So you’ve seen your dream junior developer role advertised, and are thinking about applying. It’s time to write that Resume! Nothing better than sitting down to a blank piece of paper and not knowing how to start, right?
The resume is the first thing that the recruiter sees. It’s the gateway to the interview process and could be the difference between getting your dream job and, well, not getting it. And with one A4 page available, you’re going to want to make sure it’s in check.
Getting into the right mindset
It’s important to get into the right mindset before starting your resume. Believe it or not, your attitude will come out in your resume. Having been in the position to recruit junior developers myself, it’s easy to tell between the ones who ‘really want the job’ and those who ‘kind of want the job’.
Confidence in yourself and your abilities is important. So before you start, stand in front of the mirror, put on the rocky theme tune (or whatever pumps you up), and tell yourself that you’re awesome.
The main things recruiters look for in junior developers are:
- A basic handle on technology
- Passion and a level of curiosity for technology
- Willingness to learn
They know that you are at the beginning of your career. You won’t be expected to lead teams and design systems from day one. They are looking for someone who has potential, but who can also bring value to the business.
You want to convince the recruiter that you have these traits and that you are the right person for the job.
So be bold, be confident and take pride in what you have accomplished so far. — and let’s get it all down on paper.
What makes a good Junior developer Resume?
A recruiter will spend an average of 15 seconds scanning over your resume. Yes, within the same amount of time it takes to read this paragraph, a recruiter will have decided if you are going to progress to the next interview stage.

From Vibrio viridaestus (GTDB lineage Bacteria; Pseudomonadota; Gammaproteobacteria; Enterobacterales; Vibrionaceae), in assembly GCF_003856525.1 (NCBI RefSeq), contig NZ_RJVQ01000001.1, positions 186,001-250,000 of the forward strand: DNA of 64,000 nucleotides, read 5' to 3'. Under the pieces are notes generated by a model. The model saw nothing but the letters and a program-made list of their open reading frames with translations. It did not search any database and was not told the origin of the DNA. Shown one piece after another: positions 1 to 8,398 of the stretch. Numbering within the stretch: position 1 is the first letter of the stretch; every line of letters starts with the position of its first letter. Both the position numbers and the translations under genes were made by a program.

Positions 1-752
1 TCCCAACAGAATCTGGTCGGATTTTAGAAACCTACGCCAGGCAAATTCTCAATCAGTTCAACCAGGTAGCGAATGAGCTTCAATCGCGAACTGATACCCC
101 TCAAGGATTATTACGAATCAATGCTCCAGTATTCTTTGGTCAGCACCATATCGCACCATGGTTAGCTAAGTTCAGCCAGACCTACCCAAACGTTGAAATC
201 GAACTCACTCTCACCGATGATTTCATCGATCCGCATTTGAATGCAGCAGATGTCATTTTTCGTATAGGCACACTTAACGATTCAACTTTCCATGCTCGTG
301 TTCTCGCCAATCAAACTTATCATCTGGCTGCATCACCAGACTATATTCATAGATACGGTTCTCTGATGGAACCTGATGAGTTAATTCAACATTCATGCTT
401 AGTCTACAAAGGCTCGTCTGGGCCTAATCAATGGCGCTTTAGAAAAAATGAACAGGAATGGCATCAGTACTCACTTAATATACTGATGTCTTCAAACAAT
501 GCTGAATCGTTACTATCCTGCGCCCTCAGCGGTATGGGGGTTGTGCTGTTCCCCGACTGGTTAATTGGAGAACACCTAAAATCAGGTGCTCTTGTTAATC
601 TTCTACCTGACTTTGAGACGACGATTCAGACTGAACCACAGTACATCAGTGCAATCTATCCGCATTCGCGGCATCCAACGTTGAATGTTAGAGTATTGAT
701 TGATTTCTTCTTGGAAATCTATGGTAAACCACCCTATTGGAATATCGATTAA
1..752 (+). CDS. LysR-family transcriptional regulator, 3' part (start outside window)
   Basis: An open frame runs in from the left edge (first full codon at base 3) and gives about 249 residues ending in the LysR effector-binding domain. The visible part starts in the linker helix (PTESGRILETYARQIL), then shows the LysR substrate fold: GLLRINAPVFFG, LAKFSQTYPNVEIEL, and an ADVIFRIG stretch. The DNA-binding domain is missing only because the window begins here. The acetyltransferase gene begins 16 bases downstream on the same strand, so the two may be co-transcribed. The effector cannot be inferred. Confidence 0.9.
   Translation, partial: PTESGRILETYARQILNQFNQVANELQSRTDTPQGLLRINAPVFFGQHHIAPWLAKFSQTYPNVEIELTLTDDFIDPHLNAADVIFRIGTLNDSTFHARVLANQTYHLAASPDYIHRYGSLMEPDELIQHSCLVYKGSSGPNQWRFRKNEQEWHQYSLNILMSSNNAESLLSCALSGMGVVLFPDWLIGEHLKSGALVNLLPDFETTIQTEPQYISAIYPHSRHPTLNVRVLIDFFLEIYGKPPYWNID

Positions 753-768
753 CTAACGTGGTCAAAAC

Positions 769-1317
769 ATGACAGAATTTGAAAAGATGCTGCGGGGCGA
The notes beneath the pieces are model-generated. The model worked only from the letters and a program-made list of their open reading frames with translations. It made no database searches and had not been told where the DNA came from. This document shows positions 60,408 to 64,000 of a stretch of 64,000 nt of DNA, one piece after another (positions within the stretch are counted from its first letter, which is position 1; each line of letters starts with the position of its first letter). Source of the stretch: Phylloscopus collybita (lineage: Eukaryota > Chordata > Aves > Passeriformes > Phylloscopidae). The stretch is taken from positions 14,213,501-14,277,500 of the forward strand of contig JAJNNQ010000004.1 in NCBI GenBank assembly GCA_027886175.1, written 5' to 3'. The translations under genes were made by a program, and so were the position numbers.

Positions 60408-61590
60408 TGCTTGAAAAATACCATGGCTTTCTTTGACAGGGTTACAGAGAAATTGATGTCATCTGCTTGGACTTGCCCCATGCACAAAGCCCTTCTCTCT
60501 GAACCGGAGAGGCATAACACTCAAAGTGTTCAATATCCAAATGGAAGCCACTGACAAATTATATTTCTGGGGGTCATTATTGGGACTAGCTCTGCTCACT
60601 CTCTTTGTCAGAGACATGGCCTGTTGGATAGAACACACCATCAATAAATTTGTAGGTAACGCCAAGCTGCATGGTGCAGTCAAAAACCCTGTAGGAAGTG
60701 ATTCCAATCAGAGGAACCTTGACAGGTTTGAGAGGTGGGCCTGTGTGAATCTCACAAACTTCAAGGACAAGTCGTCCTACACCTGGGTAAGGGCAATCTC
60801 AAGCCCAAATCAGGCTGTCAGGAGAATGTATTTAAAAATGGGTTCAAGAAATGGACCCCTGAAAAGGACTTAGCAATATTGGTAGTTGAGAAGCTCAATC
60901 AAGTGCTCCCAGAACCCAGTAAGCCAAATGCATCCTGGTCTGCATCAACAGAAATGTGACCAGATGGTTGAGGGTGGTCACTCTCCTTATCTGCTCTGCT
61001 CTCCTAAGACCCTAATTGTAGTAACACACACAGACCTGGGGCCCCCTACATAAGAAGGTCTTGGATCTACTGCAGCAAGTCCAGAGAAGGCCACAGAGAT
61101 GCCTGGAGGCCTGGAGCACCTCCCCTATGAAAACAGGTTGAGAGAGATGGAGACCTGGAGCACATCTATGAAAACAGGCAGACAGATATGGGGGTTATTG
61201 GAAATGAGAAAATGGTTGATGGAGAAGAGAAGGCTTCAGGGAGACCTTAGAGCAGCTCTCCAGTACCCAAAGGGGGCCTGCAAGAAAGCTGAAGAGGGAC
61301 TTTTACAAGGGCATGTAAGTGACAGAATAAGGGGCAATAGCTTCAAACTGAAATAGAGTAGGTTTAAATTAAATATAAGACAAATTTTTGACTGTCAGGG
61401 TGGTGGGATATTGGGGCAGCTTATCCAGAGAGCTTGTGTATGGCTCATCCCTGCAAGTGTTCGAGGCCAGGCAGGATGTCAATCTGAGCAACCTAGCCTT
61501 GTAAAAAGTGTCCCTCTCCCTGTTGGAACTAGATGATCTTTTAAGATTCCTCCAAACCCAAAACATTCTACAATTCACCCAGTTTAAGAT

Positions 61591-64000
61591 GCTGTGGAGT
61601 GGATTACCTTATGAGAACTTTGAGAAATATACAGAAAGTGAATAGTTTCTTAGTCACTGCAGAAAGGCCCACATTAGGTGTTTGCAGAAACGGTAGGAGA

So how do you cram all the important information into 15 seconds worth of reading?
- Keep it simple. Fancy templates might look nice, but recruiters don’t care. Have clear headings, nice spacing between lines, and consistent, easy to read font.
- Keep it to 1–2 pages.
- Favor short bullet points over long paragraphs
- Be clear and concise. Try to avoid adding fancy words just for the sake of it
Tailor it to the company
So research the role you are applying for, and focus all your points around the criteria listed:
So, if you were to apply for this job, you want to make sure your resume has loads of details about projects and skills that show you know frontend development. Also, it wouldn’t hurt to mention how much you love video games! ;)
How should you structure a Resume?
The basic structure that recruiters will look for in a resume is:
- Personal Details/Contact details
- Employment history (Including internships and non-software development related)
- Software Projects
- Additional Experience and Awards
- Technical Skills
Although this depends on your circumstances. Make sure to put your most valuable/impressive sections closer to the top.
If you are a graduate in a computing-related degree, with an internship behind you, this structure is fine.
However, if you are a self-taught developer, with no prior experience, boost your Software Projects section closer to the top, as this is what will make you stand out.
Personal Details, Contact Details, Links
This is the easy bit. Keep this concise, within the header. You’ll want to include your name in the center, along with some contact details and a link to your GitHub if you have one. Use as little space as you can here, we have more technical things to talk about!
If you have no previous software development experience, this is your chance to shine. For a junior developer role, the recruiter will zero in on this section to see if you have the necessary skills required for the job.
Likewise, even if you have internship experience, listing 1–2 side projects will make a great impression and boost your chances of getting a face to face interview.